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Review: Lindisfarne at the Lichfield Guildhall

Since forming in the sixties, Lindisfarne have led the field in folk-rock music with their strong song-writing matched to musicianship of the highest calibre.

Their best known hits, including Lady Eleanor, Meet me on the Corner and Fog on the Tyne matched sing-along choruses to powerful narratives.



Although their commercial peak happened more than a decade ago, their sold out Lichfield audience was testament to both their staying power and the timeless quality of many of their songs. Their sound blended folk with rock to startling effect.

These days the group consists of founding member Rod Clements on vocals, mandolin, fiddle and guitars, vocalist and guitarist Dave Hull-Denholm, Steve Daggett on vocals, keyboards, and guitars, guitarist and vocalist Charlie Harcourt, and the powerful and sympathetic rhythm section of drummer Paul Thompson and bassist Ian Thompson.

The songs played ranged from folk ballads to loud, blues-based slide guitar-led rock songs.

As well as the more rousing numbers, many of the songs featured narrative storytelling of a different nature, as with Marshall and His Army or All Fall Down, with its violin part adding to the pathos of the piece.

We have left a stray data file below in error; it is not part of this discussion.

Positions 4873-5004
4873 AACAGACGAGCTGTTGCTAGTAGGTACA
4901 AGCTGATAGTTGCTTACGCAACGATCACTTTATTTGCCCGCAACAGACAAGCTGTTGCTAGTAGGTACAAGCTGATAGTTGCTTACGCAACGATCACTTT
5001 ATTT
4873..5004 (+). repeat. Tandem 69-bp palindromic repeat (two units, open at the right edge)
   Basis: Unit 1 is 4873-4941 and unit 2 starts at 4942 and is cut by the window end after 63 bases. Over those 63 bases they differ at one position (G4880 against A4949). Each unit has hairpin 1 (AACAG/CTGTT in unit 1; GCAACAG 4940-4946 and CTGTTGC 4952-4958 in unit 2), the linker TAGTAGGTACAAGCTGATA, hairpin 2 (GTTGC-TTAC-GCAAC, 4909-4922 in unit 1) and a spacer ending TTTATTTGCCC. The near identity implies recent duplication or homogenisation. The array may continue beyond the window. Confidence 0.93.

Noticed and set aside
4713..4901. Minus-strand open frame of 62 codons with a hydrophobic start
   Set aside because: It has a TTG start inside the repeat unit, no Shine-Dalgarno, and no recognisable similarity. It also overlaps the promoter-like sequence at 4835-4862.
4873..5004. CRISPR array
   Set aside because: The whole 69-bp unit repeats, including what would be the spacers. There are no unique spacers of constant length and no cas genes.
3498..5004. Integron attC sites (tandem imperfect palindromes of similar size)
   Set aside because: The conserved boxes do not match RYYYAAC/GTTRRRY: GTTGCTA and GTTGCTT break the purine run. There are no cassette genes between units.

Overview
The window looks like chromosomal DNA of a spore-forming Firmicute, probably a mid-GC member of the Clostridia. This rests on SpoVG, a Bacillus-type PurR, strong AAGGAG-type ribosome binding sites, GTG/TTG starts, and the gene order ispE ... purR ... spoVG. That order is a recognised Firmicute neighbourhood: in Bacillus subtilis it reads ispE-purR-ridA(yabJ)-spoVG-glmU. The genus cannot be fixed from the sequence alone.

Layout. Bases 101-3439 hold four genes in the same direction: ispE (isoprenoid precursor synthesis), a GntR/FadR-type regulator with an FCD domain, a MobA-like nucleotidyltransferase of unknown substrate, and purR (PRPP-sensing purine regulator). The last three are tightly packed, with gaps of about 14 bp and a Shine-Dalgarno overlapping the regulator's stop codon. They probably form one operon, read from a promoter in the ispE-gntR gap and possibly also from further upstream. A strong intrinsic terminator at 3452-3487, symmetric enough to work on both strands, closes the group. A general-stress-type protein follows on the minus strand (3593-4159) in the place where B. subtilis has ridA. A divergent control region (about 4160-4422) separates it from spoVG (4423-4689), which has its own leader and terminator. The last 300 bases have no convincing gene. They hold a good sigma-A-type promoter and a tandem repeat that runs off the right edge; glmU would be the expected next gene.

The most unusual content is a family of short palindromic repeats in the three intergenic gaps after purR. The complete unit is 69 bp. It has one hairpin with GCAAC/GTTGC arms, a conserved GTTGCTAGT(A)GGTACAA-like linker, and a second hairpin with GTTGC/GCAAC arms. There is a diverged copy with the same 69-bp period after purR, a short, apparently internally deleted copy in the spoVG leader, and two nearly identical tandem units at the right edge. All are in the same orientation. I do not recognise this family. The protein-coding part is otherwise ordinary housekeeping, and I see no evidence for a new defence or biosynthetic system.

Lady Eleanor received a warm ovation, while the rest of the first half consisted of largely mid-career tracks, but which were heavy on musical detail and showed a well drilled band off to their best advantage.

The second half of the set was heavily loaded with the hit songs, with many in the audience being word-perfect. Numbers such as Meet Me On The Ledge and Fog On The Tyne received the highest level of applause. The band still seemed to enjoy playing them, which is not always the case in groups with popular songs which are more than 40 years old.

The folk rock of Run For Home mixed a sing-along chorus with a foot-tapping beat, while the encore, Clear White Light – which was the band’s first hit – showed of their more progressive rock side and featured some fine keyboard and guitar playing.

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